Feds: No More Full-Size Fleet Buys (Unless "Necessary")

Edward Niedermeyer
by Edward Niedermeyer

On the very day that the federal government announced it would buy 101 Chevrolet Volts, President Obama released a new Presidential Memorandum requiring fleet purchases “achieve maximum fuel efficiency.” Regardless of cost, apparently, as the Volt costs over $40,000 and is the size of a $17,000 Chevrolet Cruze. Moreover, the new policy does not appear to reflect the Government Accountability Office’s recent lambasting of government’s use of E85 “flex fuel” vehicles to fulfill previous alt-fuel mandates. Hit the jump for Obama’s full memo

Presidential Memorandum–Federal Fleet Performance

The Federal Government operates the largest fleet of light duty vehicles in America. We owe a responsibility to American citizens to lead by example and contribute to meeting our national goals of reducing oil imports by one-third by 2025 and putting one million advanced vehicles on the road by 2015.

Living up to that responsibility means the Federal fleet should operate only as many vehicles as needed to work efficiently, leveraging Federal purchasing dollars to build manufacturing capacity for more alternative fueled vehicles, and reducing petroleum consumption through efficiency and alternative fuels.

In Executive Order 13514 of October 5, 2009, Federal Leadership in Environmental, Energy, and Economic Performance, my Administration set a goal of reducing petroleum use in the Federal fleet. In order to provide guidance to executive departments and agencies (agencies) to help achieve my Administration’s Federal fleet performance goals, and to ensure that agencies are in compliance with Executive Order 13514, I hereby direct the following:

Section 1. Vehicle Technologies. (a) By December 31, 2015, all new light duty vehicles leased or purchased by agencies must be alternative fueled vehicles, such as hybrid or electric, compressed natural gas, or biofuel. Moreover, agency alternative fueled vehicles must, as soon as practicable, be located in proximity to fueling stations with available alternative fuels, and be operated on the alternative fuel for which the vehicle is designed. Where practicable, agencies should encourage development of commercial infrastructure for alternative fuel or provide flex fuel and alternative fuel pumps and charging stations at Federal fueling sites.

(b) Pursuant to motor vehicle management regulations, set forth at 41 C.F.R. 102-34.50, executive fleets are required to achieve maximum fuel efficiency; be limited in motor vehicle body size, engine size, and optional equipment to what is essential to meet agency mission; and be midsize or smaller sedans, except where larger sedans are essential to the agency mission. Within 180 days of the date of this memorandum, any executive fleet vehicles that are larger than a midsize sedan or do not comply with alternative fueled vehicle requirements must be disclosed on agency websites.

(c) The Department of Energy shall assist the United States Postal Service (USPS) in evaluating the best alternative fuel technologies for the USPS fleet.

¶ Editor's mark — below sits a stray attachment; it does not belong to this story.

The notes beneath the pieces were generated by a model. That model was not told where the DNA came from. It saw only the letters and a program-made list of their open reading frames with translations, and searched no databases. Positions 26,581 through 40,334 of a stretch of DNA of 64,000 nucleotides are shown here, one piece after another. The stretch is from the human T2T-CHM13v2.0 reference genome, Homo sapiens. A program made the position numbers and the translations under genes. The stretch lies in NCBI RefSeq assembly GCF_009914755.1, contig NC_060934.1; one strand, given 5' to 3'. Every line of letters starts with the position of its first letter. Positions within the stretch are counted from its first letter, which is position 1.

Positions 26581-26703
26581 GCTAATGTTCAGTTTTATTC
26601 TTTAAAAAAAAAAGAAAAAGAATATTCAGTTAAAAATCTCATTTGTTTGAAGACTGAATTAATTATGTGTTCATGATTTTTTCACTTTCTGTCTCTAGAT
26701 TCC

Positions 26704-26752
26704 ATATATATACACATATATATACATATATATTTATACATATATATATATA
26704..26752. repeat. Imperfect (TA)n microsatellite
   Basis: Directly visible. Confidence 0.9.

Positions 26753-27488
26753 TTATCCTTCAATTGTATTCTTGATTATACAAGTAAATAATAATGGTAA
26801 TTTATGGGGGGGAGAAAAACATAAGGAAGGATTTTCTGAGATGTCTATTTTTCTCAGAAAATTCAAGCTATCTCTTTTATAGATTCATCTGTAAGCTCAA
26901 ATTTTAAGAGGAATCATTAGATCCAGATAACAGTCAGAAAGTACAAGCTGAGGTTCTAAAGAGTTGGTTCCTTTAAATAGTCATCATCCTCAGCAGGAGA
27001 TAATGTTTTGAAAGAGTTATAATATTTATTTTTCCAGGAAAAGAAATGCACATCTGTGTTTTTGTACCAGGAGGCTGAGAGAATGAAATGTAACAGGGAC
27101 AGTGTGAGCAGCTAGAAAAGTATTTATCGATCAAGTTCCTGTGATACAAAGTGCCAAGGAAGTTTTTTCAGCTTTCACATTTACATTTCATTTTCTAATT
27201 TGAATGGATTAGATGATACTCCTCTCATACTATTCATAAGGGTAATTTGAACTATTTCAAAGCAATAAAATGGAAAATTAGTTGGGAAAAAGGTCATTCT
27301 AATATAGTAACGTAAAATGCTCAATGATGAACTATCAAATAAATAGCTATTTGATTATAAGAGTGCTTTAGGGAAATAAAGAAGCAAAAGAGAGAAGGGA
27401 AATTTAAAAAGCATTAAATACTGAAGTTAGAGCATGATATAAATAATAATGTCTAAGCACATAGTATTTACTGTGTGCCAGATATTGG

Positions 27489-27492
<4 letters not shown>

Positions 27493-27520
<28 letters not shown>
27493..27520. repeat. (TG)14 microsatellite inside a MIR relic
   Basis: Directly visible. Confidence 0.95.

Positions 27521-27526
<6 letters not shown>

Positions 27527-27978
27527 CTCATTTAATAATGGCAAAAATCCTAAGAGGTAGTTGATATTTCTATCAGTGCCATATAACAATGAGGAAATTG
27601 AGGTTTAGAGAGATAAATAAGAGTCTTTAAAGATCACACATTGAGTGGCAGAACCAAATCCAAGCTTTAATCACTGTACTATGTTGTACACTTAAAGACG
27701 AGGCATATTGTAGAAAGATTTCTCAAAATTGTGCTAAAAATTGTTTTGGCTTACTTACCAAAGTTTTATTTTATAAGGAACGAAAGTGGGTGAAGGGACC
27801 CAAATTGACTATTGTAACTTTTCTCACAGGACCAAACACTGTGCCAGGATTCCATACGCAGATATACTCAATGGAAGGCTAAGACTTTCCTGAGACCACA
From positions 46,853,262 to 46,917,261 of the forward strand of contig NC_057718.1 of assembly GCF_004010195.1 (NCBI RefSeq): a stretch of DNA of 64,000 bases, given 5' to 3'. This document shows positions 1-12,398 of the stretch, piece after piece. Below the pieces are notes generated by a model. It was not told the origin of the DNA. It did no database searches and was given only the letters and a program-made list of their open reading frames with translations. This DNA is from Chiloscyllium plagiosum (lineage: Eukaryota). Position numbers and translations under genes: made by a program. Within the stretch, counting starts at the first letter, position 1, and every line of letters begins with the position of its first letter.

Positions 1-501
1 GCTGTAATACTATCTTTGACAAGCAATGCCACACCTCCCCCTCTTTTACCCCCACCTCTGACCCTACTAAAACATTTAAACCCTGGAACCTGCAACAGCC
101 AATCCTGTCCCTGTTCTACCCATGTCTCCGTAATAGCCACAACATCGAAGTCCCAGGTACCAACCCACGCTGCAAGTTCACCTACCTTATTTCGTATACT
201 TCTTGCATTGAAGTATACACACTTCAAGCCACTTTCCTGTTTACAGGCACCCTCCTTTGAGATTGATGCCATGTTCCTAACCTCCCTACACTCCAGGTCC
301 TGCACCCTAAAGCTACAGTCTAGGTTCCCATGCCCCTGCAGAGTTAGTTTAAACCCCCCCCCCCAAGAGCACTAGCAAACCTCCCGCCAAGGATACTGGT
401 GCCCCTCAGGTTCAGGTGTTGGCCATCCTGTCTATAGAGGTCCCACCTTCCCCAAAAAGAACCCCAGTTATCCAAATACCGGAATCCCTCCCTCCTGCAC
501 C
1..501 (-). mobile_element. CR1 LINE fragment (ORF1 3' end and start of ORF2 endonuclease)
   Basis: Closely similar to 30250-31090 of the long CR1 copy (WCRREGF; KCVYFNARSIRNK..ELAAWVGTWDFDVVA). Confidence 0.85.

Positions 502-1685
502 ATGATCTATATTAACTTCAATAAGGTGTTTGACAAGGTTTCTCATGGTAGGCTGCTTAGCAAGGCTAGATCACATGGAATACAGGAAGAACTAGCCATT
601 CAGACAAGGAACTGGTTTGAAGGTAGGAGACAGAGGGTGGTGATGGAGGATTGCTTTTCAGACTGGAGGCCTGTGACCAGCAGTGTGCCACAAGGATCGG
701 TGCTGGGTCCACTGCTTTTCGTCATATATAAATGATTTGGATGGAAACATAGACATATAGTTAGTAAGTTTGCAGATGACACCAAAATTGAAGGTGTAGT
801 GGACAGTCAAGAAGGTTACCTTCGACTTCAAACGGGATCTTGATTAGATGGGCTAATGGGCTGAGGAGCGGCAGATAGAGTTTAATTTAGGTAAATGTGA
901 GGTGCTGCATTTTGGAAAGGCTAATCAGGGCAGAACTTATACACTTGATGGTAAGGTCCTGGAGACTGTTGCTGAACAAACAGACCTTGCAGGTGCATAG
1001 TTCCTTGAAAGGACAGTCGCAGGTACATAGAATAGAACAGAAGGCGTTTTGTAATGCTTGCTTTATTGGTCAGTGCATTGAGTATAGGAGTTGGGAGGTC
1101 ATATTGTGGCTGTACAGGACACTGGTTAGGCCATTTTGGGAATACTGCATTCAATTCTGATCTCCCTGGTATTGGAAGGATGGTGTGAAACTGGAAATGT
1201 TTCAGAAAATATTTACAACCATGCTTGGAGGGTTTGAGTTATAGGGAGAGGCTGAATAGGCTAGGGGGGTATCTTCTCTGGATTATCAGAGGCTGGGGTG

Sec. 2. Optimum Fleet Size. Within 90 days of the date of this memorandum, the General Services Administration (GSA) shall develop and distribute to agencies a Vehicle Allocation Methodology (VAM) for determining the optimum inventory with emphasis placed on eliminating unnecessary or non-essential vehicles from an agency’s fleet inventory and ensuring lifecycle cost-effectiveness of maintaining such inventory. In addition, the VAM shall address composition for agencies’ light duty fleets based on their missions. In doing so, the GSA shall consider existing Federal VAMs as appropriate. The VAM shall assist agencies in selecting vehicle options based on lifecycle cost analysis, including projected fuel costs, warranty, operations, mileage, maintenance, and disposal.

Sec. 3. Fleet Management. (a) Within 180 days of the GSA’s dissemination of the VAM referenced in section 2 of this memorandum, agencies shall determine their optimal fleet inventory using the VAM, and shall post their optimal fleet inventory targets on agency websites. At the same time, agencies shall submit to the Administrator of General Services (Administrator) fleet management plans to achieve these targets no later than December 31, 2015.

(b) Within 30 days of receiving agency fleet management plans, the Administrator shall submit a summary of the plans to the Director of the Office of Management and Budget and to the Chair of the Council on Environmental Quality.

(c) Within 90 days of receiving agency fleet management plans, the Administrator shall provide each agency and military service with recommendations for the acquisition of alternative fueled vehicles to implement fleet optimization plans, including shared fleet-on-demand services where applicable.

(d) Agencies shall incorporate new fleet management plans into their Annual Strategic Sustainability Performance Plans prepared in furtherance of Executive Order 13514, beginning with their June 2012 plan submission.

Sec. 4. Applicability. (a) With respect to law enforcement and emergency vehicles, the GSA shall, within 180 days of the date of this memorandum, and in coordination with the Departments of Defense, Homeland Security, Justice, and the Treasury, and other appropriate agencies, issue guidance to agencies on the applicability and implementation of alternative fueled vehicle requirements.

(b) Consistent with the guidance developed in section 4(a) of this memorandum, the head of an agency may exempt vehicles used for law enforcement, protective, emergency response, or military tactical operations of that agency from the provisions of this memorandum.